Did Coniston influence your ability to create this journey?
Absolutely. I think back to lessons learned at Coniston every day – lessons learned as a camper and a staff member. And as time has gone on, I am able to look back and reflect on some key skills and perspectives gained at Coniston with even more clarity.
Are there any skills or traits you gained at Coniston that you use in your professional life?

Most importantly – Compassionate Leadership, Patience, Active Listening, Empathy, Situational Awareness, and Understanding of summer camp and aquatics (lifeguard and swim instructor) operations.

Today my team supports the outreach, recruitment, and hiring of 1,000-2,000 summer seasonal staff for summer camps, swim lessons, and seasonal maintenance. Having worked in those kinds of jobs before, I am way more equipped to understand some of the challenges faced in hiring, training, onboarding, and supervising these staff. And I have a much better understanding of the work our staff do on a day to day basis, as a former camp counselor myself.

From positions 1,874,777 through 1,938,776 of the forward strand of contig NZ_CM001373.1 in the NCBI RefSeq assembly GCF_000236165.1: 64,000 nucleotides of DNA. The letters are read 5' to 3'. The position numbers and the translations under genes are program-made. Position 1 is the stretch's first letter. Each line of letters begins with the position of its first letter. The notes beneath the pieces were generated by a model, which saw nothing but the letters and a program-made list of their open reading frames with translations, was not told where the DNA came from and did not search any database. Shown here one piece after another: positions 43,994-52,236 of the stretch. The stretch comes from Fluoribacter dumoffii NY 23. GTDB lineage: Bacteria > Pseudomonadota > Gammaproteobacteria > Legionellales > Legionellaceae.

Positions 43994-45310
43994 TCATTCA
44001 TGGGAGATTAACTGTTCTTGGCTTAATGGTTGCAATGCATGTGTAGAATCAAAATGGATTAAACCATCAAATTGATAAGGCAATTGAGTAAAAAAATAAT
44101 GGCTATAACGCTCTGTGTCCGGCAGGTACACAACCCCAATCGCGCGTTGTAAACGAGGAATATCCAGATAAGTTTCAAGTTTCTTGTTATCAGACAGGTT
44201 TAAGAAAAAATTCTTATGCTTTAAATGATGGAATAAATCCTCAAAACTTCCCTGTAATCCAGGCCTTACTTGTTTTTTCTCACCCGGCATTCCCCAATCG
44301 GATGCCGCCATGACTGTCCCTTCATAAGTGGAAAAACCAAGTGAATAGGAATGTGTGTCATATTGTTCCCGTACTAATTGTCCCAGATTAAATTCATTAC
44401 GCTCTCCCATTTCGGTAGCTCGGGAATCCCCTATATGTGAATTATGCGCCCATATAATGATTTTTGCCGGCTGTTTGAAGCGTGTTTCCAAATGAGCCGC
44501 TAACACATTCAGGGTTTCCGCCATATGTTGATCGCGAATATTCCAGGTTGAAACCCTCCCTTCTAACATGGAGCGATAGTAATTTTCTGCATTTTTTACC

Are there any specific memories from your time at Coniston that are still impactful to you?

Too many to count. My 6 summers as camper, one summer as CIT, and 2 summers as a staff member were some of the most impactful and meaningful times of my entire life.

• Taking Ecology and learning about species and ecosystems found around Coniston really set my personal and professional interests in motion. It was one of my favorite program areas as a camper, and getting to work in that program area as a counselor was a dream come true.

• Running into the lake returning from climbing Mt Washington was and still is probably one of the most emotional memories in my life. 

• Overnights at Pennyroyal (especially some interactions with the local wildlife…). During overnights, I learned a lot about situational awareness, working as a group, and having fun in sometimes uncomfortable situations.